Redemption is the act of a "buying back" (Hebrew: גָּאַל ga'al, to redeem) property, especially slaves, or destitute persons with no other means of support. It is first used as Jacob recalls the goodness God had show to him and his ancestors Abraham and Isaac. The occasion was his blessing of Joseph's sons near the end of Jacob's life. After Joseph died, His people were enslaved by the Egyptians with whom they had been living. Yahweh heard their cries for help, recalling Moses from his exile to lead the people out of Egypt. Moses relays the message from God to the people that they would be redeemed from their slavery with "an outstretched arm", that is to say, with "great acts of judgment". God had entrusted His people to Egypt, and He was reclaiming them. From that point on the narrative of the Bible unfolds the history of what God meant by "redemption" for his people.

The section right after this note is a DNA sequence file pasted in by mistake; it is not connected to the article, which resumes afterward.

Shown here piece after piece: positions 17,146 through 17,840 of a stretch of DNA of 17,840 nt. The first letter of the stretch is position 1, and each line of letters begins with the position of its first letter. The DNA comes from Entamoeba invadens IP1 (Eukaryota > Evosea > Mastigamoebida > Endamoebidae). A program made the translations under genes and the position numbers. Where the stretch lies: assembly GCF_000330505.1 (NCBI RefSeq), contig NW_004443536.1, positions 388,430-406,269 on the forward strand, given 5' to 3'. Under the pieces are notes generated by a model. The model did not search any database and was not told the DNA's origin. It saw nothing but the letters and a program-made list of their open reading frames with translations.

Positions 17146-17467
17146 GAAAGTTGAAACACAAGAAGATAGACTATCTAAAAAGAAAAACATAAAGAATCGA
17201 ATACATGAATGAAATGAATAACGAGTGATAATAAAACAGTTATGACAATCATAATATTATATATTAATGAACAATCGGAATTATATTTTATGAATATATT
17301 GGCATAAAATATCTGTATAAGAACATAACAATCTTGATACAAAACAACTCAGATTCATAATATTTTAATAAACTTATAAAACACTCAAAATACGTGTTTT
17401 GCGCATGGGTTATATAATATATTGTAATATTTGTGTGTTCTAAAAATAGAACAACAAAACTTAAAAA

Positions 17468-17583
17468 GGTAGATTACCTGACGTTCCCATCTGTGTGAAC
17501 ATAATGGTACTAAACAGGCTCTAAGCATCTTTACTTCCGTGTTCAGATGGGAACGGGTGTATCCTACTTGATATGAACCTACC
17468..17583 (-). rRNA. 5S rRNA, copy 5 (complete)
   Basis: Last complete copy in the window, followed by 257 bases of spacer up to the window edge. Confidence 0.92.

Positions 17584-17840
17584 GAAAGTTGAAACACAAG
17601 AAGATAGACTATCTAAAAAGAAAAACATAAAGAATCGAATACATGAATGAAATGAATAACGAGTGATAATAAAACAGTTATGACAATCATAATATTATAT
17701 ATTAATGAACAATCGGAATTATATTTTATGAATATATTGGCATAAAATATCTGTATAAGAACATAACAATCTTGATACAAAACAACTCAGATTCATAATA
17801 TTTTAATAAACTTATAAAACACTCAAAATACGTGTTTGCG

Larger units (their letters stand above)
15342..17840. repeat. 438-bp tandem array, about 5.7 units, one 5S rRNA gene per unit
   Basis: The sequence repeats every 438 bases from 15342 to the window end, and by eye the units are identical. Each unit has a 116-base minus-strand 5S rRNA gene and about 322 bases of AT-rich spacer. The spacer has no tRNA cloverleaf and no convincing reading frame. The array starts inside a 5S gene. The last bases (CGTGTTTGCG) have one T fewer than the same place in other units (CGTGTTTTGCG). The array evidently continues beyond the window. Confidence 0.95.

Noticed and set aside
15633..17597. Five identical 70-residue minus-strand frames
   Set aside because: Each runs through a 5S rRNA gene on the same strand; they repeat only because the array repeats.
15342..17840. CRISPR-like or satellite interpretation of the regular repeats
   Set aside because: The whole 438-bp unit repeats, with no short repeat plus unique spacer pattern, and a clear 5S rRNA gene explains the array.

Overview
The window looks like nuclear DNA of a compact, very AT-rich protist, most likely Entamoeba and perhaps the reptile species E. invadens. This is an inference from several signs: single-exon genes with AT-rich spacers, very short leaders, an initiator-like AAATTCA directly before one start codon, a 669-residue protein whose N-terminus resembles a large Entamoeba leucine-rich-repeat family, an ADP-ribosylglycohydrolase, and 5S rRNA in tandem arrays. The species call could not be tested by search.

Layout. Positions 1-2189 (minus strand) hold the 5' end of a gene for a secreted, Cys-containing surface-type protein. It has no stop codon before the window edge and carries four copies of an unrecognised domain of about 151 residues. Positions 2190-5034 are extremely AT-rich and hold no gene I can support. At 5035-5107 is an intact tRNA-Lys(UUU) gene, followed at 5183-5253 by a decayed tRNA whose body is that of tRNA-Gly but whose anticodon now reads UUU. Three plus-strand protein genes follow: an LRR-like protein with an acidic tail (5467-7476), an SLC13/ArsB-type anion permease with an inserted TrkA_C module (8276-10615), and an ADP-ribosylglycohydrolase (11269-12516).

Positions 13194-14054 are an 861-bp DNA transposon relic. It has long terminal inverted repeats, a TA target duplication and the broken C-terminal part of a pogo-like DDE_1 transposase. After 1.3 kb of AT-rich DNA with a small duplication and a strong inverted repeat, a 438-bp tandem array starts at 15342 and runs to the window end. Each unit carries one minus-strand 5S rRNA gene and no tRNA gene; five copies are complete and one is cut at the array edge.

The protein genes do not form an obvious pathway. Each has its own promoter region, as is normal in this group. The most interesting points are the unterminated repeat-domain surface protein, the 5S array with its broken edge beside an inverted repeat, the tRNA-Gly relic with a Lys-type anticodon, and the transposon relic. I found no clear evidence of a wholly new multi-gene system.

Meaning and Usage
The word גָּאַל , to redeem, describes the action of one who is responsible to take care of what has been lost to debt, theft, and other similar circumstances. The Greek equivalent of this Hebrew word is ἐξαγοράζω (exagorazó). Other aspects of redemption are covered with other words having to do with rescue and setting free. However, the concept of "buying back" is the focus of this article.